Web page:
Just in time for April Fools' day, a team has announced they’ve tested human blood, and it exhibits all the characteristics of the newcomer to the circuits family: the memristor.
Only it’s no April Fools' joke. S.P. Kosta of the Education Campus Changa in Gujarat, India and colleagues have published a paper in the International Journal of Medical Engineering and Informatics showing that human blood changes its electrical resistance depending on how much voltage is applied. It also seems to retain memory of this resistance for at least five minutes.
The team says that makes human blood a memristor: the fourth in the family of fundamental circuit elements that includes the resistor, the capacitor, and the inductor. Proposed in 1971, the memristor's existence wasn't proven until 2008, when HP senior fellow Stanley Williams and colleagues demonstrated a memristor device made of doped titanium dioxide.
Unlike other circuit components, the memristor has the ability to remember its previous state even when there's no current running across it. That property makes it a good candidate for memory devices that can be powered down without losing information.
This isn’t the first biological connection with memristors. Because the connections between neurons in the brain seem to exhibit some memristive behavior, memristors are considered a potential way to build devices that mimic neural systems.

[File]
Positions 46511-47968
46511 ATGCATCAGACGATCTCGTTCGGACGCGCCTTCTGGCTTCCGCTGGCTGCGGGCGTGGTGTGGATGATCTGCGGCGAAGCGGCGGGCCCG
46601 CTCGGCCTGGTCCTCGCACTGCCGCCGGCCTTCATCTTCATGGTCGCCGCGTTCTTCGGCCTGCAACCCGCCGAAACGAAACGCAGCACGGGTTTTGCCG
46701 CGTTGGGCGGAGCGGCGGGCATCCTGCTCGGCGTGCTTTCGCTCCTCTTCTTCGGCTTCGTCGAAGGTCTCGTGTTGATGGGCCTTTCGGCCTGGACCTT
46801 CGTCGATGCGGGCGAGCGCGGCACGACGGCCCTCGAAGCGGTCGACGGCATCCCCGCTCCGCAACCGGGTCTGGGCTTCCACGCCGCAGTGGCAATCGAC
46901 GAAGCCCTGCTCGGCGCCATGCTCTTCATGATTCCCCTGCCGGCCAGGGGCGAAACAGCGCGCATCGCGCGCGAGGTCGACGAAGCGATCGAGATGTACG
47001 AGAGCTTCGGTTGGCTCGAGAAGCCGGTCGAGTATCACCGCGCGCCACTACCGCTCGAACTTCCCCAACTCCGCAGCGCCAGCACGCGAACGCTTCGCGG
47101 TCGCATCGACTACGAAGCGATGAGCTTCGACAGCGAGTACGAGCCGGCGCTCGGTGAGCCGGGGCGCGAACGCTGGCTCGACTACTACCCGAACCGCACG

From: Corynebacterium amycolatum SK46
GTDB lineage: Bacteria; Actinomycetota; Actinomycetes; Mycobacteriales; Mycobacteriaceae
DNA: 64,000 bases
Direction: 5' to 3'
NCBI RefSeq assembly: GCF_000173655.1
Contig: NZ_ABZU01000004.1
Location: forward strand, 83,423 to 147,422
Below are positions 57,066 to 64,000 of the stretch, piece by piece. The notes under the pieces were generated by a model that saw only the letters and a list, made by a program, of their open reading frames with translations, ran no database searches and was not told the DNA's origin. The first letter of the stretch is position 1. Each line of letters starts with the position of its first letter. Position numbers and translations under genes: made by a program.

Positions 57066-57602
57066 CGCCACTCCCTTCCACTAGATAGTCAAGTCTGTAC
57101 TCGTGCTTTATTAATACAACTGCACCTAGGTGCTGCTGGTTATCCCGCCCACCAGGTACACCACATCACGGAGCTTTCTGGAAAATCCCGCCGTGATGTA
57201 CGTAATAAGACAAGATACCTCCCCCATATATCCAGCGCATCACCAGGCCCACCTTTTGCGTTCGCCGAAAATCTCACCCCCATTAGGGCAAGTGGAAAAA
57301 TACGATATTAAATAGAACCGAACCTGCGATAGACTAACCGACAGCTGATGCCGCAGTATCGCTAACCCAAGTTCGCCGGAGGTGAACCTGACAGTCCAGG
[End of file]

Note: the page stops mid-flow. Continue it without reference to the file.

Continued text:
Kosta and colleagues seem to have more therapeutic applications, like neuroprosthetics, in mind. “The study is exploratory in nature, but it opens up new vistas in treatment of human diseases by simple human body tissue-based electron circuit technology,” the team writes in the paper. According to the team’s press release, their next step will be to create small memristor devices that confine the blood to small channels. They'll try to combine them to carry out “logic functions”.
Rachel Courtland, an unabashed astronomy aficionado, is a former senior associate editor at Spectrum. She now works in the editorial department at Nature. At Spectrum, she wrote about a variety of engineering efforts, including the quest for energy-producing fusion at the National Ignition Facility and the hunt for dark matter using an ultraquiet radio receiver. In 2014, she received a Neal Award for her feature on shrinking transistors and how the semiconductor industry talks about the challenge.